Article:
Lower end basic dumbwaiters use several different modes of operation. Some run on rack and pinion gear and track system. These are slow and transfer more noise into the structure due to the drive system. Some run on chain and sprocket systems also creating a bit more noise due to the drive chain and sprockets. Some run on a gear and rubber belt system keeping the noise down but eventually wearing out the belt. The belts are also susceptible to skipping gear teeth if not properly tensioned or due to stretching. The electronics also vary from simple old school relay logic controller systems to very complex micro controller digitally controlled devices.
Did Thomas Jefferson invent the Dumbwaiter?
To improve the lives of him and his workers, Jefferson invented the Great Clock. Thomas Jefferson also treated the dumbwaiter as a more efficient way to transport wine form the cellar to the main floor. Servants controlled the dumbwaiter by using a pulley system. So yes this is a true statement and we owe the initial development of the dumbwaiter to Thomas Jefferson.
Are dumbwaiters illegal?
When did they become illegal? There are some illegal dumbwaiters in use today. People have converted machines such as a garage door openers into a vertical shaft transportation system like a dumbwaiter. However these types of home made systems will not pass any codes and are very dangerous. They do not posses the safeties of modern day dumbwaiter systems. This leaves the door open for the possibility of injury or death. They do not have emergency safety switches or more importantly door locking devices tied into the dumbwaiter controller. This allows the make shift systems to run with the hoist-way doors open creating a great safety hazard especially for children. While many dumbwaiters have either been walled up or converted into pantry nooks or decorative spaces, they are still legal, according to Buildings Departments, provided they have kept up-to-date with building codes, which specify fire resistance and proper venting of the shafts and the use of an approved safe dumbwaiter system. It is best to choose a dumbwaiter system that has a third party recognized certification based on current elevator codes for your jurisdiction.
How much weight can a dumbwaiter hold?
The weight categories of dumbwaiter systems usually range from 75 pounds – 500 pounds. The weight of a system is based on the cubic inches on the inside of the dumbwaiter cab. The maximum size for a dumbwaiter is 500 pounds. This equates to a 36” wide x 36” deep x 48” tall dumbwaiter cab. Width x Depth x Height = cubic inches, divided x 1728 (cubic inches in a square foot) x a factor of 13.9 give you the lifting capacity. Most residential dumbwaiters are in the 75- 250 pounds range. Although some homes do install the largest cabs available to move larger items, this being the 500 pounds units. Above 500 pounds the systems are categorized a a freight elevator and can lift up to 10,000 pounds such as a vehicle lift.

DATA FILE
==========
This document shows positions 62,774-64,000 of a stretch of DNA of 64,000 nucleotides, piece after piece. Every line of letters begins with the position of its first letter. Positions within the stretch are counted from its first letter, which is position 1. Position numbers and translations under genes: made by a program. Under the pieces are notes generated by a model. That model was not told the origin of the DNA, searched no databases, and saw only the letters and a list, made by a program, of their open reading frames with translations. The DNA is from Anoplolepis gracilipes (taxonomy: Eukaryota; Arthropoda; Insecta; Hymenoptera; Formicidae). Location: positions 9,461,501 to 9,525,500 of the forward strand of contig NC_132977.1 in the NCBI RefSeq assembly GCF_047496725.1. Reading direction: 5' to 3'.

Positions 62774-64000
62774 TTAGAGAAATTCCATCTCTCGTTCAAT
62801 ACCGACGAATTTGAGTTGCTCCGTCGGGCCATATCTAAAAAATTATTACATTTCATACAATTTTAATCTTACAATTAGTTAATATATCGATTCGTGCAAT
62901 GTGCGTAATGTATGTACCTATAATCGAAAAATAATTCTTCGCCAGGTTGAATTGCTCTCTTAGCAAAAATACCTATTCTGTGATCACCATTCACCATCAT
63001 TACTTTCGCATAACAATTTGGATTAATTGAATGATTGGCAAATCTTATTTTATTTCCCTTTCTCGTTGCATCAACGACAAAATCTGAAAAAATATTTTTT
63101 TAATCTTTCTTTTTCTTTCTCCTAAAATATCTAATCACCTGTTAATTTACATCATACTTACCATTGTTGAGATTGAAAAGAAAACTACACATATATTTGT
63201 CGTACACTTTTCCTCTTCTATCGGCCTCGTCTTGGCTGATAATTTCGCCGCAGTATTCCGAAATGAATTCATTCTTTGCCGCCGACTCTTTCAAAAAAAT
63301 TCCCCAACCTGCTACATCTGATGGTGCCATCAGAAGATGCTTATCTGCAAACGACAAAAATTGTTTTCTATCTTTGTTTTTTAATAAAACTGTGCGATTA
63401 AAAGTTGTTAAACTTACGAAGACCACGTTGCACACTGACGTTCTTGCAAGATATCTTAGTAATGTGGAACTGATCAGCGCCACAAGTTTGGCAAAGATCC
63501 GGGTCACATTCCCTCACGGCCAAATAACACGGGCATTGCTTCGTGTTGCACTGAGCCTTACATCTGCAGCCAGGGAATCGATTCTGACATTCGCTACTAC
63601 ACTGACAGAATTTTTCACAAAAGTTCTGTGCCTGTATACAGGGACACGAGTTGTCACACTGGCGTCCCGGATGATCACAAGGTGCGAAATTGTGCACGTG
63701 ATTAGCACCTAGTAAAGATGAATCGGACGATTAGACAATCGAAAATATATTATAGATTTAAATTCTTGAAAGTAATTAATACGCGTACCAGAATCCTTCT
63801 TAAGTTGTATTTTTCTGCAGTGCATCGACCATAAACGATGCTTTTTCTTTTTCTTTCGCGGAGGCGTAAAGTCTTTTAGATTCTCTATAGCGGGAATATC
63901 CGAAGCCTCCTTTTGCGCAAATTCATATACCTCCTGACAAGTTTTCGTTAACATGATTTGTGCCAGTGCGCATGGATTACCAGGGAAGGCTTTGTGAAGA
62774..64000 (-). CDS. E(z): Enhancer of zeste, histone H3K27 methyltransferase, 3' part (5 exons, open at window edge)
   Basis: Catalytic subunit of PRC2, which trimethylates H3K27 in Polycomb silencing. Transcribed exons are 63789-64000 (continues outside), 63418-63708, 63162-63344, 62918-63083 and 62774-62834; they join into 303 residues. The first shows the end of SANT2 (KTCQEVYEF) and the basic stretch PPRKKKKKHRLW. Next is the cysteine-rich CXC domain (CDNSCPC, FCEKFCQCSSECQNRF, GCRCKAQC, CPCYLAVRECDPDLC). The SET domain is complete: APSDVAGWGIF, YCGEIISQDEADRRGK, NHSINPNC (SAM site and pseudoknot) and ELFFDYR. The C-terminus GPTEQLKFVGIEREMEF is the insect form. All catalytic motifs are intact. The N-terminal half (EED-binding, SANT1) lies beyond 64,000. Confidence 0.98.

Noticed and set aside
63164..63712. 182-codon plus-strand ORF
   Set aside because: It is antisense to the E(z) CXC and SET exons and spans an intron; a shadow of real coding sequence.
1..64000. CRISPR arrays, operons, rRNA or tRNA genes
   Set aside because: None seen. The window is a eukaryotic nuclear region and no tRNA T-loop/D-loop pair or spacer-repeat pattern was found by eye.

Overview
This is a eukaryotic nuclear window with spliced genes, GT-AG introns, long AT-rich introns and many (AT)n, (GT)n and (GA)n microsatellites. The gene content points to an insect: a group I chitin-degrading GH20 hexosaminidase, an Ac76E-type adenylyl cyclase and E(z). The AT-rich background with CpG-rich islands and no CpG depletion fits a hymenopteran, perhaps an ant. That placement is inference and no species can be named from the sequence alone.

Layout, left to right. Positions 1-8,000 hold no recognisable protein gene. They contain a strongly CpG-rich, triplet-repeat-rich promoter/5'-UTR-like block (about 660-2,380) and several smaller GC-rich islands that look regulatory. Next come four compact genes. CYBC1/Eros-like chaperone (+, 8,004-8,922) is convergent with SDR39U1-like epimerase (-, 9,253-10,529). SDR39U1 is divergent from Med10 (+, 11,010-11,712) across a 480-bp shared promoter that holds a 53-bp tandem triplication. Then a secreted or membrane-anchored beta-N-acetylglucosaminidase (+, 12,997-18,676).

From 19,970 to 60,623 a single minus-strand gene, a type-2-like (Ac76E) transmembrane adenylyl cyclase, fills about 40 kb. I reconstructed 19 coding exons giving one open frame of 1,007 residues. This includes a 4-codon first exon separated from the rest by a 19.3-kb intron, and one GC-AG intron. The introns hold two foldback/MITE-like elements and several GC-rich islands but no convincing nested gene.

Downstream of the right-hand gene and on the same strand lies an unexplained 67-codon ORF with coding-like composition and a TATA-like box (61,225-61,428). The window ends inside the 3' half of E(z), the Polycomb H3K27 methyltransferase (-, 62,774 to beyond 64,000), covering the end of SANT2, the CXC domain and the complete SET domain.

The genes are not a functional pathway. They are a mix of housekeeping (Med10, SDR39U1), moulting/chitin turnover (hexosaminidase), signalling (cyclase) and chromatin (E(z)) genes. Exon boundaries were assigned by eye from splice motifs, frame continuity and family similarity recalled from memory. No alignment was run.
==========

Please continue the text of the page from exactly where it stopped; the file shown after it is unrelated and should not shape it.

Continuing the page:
What is the difference between a residential and a commercial dumbwaiter?
A residential dumbwaiter is really just a stripped down version of a commercial lift. This version will be missing some required devises such as car gate monitoring or commercial grade industrial door locking devices. Usually the residential versions will have a much lighter duty drive system and cab for transporting the materials used in a household environment. A commercial dumbwaiter will have all the required bells and safety whistles allowing the machine to meet all the commercial codes for safe operation in a commercial environment. It will also have a very heavy duty car and gate system ready for the punishment of personnel in the industrial setting. Also the guide rails, drive machines and trolley or car slings will be made of industrial grade components designed for years of constant use and abuse.
Is it called a food lift or a dumbwaiter?
When it comes to the elevator industry it is important to remember that it spans far and wide which means that each type of elevator will have its own different origin story. For example, Elisha Graves Otis may be credited with inventing the emergency break for residential and commercial elevators however the dumbwaiter is an entirely different contraption although todays systems are required to have a very similar emergency braking system. Here is everything you need to know about the origins of the dumbwaiter…
Many people are unaware that the dumbwaiter has actually been around since the age of the Romans! After all, they may have lived during 200BC but they still had to move things between different floors. The term ‘dumbwaiter’ itself was coined because the lifts were first used in large rich houses where the kitchen was found in the basement or servants quarters so the waiters were silent and never seen. Plus, since dishes and food had to be transported between the different floors, it was more practical to use a dumbwaiter.
Of course, the dumbwaiters that were used hundreds of years ago were more practically designed than aesthetic as they were often operated by a rope and pulley in order to lift the dumbwaiter to the required floor and lower it back down again. Of course, the introduction of an electric motor in the 1920’s and other modern 21st century adaptions now means that a simple press of a button can do all the work for us.
Interestingly the dumbwaiter has also creeped out of the kitchen during its lifetime and in 1957, a play write called Harold Pinter wrote a play that was called ‘The Dumb Waiter’ which takes place in a basement kitchen and focuses on a dumbwaiter which delivers mysterious food orders.
Although the dumbwaiter may seem like an old fashion addition you may only find in Buckingham Palace, it is actually an integral part of the service industry. In fact, whilst the days of rope hauling may be behind us, modern adaptions mean that heated cabins, safety locks and contamination prevention is something that dumbwaiters can provide.